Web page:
Makhanda, South Africa – David Ebert, (Research Associate to SAIAB) who is popularly known as the Lost Shark Guy spearheading global efforts to find and discover little and unknown sharks, has published a first of its kind monograph for South Africa’s chondrichthyan fauna. The monograph titled, “An annotated checklist of the chondrichthyans of South Africa” provides a current list of all sharks, rays and ghost sharks that occur in South African waters. Ebert said, “The monograph provides a quick one-stop reference to determine what species are found in South Africa, their distribution and their current IUCN Red List status. The monograph provides not only the current scientific names, but also the historical names, so you can trace the shark’s genealogical name.” The publication of the monograph means that conservationists now have a quick reference to determine if a scientific name is still correct or whether it may have changed. In describing each species, the monograph provides some interesting remarks about it. Among the many interesting facts about South African sharks listed in the monograph, in describing the Whale Shark for example, the monograph states: “Did you know Andrew Smith named the Whale Shark the world’s largest fish in 1828 from a specimen caught in Table Bay? Yes, the world’s largest fish was named from a specimen caught in South African waters.”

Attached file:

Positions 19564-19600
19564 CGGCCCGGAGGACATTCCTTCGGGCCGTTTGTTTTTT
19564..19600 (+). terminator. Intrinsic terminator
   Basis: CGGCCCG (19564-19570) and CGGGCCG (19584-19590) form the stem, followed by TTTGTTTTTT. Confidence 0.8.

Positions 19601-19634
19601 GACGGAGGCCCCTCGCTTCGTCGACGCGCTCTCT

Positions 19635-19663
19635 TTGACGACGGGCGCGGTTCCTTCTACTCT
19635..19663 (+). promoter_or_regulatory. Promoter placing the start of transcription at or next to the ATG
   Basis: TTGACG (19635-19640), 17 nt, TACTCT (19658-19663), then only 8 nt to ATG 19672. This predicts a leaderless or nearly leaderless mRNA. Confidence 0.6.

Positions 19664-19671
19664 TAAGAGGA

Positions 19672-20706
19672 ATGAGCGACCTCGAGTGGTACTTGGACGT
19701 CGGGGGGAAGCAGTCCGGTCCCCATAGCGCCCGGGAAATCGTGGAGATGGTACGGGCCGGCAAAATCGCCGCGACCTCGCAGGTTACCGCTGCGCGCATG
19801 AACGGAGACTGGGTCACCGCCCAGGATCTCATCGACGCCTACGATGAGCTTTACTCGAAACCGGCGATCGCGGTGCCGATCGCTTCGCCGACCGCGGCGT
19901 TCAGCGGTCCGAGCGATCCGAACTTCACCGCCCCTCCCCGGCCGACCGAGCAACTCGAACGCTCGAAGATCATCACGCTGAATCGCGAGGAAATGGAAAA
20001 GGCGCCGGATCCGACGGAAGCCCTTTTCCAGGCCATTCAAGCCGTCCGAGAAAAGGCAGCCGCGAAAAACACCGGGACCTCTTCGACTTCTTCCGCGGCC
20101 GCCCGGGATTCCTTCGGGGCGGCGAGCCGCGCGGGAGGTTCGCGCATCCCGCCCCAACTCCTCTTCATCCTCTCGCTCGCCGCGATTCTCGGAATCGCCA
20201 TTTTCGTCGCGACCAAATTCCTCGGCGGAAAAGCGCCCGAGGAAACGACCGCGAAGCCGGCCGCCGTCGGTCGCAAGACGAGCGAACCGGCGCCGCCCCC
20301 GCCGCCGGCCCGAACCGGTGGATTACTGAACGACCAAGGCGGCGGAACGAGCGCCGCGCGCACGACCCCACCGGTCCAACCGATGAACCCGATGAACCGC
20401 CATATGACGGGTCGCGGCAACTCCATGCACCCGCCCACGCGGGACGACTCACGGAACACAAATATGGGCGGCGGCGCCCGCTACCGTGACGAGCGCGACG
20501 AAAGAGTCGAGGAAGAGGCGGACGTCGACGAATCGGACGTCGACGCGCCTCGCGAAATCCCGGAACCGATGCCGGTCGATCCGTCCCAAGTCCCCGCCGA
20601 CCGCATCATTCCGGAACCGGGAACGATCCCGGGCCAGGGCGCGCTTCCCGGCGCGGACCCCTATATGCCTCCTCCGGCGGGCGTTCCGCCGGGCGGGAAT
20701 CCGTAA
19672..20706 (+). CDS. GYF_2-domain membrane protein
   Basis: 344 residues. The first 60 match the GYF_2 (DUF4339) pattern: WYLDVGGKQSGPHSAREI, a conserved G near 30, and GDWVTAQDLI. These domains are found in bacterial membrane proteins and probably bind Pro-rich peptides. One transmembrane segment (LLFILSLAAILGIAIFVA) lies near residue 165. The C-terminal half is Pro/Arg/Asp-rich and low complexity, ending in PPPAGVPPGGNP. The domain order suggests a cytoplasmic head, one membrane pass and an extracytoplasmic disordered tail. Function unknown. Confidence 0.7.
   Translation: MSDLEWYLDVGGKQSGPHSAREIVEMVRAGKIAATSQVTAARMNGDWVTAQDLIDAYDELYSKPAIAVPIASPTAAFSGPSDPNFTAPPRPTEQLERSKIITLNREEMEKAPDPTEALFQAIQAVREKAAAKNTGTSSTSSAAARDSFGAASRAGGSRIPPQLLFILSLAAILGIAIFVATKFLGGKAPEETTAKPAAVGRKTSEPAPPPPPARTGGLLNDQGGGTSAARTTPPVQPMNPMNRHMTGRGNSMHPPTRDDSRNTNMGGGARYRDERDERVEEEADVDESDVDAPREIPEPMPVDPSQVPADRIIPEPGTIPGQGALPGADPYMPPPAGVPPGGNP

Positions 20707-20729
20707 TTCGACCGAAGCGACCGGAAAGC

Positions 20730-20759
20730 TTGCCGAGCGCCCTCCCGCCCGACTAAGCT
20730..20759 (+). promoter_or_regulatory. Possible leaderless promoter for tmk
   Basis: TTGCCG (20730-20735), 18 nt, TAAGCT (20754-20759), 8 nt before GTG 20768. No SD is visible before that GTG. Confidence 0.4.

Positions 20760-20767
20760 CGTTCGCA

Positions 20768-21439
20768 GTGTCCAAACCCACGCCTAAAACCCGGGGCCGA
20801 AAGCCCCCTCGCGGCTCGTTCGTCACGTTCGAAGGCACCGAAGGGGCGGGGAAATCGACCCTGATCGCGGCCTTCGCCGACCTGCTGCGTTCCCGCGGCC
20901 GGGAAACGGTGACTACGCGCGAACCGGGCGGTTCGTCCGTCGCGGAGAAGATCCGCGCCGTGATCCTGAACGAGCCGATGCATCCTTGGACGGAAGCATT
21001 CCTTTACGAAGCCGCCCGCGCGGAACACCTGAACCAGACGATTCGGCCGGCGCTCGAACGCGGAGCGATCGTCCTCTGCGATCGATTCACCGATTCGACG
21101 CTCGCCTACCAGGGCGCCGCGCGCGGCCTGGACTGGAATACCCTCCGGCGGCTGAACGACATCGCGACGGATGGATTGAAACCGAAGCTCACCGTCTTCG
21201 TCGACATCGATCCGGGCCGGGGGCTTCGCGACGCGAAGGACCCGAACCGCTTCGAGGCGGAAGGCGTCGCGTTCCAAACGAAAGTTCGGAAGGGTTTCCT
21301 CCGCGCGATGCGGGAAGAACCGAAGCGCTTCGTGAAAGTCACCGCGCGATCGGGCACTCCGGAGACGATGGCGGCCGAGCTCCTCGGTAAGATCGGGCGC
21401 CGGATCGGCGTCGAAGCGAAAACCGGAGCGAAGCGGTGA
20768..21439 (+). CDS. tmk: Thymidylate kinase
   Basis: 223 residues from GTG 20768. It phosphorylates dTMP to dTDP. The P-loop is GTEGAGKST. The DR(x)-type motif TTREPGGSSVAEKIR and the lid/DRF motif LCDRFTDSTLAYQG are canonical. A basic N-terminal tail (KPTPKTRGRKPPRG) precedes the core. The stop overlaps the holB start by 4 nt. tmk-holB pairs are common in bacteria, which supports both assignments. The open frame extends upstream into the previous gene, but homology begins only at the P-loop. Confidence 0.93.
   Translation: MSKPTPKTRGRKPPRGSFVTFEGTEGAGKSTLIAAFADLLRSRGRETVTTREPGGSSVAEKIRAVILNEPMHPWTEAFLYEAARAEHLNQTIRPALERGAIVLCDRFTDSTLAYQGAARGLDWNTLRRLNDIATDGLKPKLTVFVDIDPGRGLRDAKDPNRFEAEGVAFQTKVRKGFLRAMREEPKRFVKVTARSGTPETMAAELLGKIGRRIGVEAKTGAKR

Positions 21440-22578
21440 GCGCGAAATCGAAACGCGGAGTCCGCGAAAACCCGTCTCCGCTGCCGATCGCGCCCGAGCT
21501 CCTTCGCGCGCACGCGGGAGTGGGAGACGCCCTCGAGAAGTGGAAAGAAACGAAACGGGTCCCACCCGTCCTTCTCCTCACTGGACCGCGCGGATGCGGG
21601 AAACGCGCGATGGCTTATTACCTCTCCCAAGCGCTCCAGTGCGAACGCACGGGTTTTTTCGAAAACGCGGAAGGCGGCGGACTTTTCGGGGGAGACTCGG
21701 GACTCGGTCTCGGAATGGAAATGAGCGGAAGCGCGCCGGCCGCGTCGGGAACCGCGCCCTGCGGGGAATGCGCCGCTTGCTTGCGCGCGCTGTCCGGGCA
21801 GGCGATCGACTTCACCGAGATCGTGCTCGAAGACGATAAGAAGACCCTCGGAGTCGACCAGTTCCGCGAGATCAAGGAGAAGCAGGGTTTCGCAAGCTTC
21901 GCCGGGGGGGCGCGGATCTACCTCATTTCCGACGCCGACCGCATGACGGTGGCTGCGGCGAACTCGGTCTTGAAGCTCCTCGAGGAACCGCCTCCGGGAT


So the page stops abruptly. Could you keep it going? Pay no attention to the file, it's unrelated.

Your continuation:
Did you know that the Longnose Pygmy Shark (Heterosymnoides marleyi), an entirely new genus and shark species, was found on a beach near Vetch’s Pier, Durban in 1923? It is one of the rarest sharks in the world with only six known specimens to date.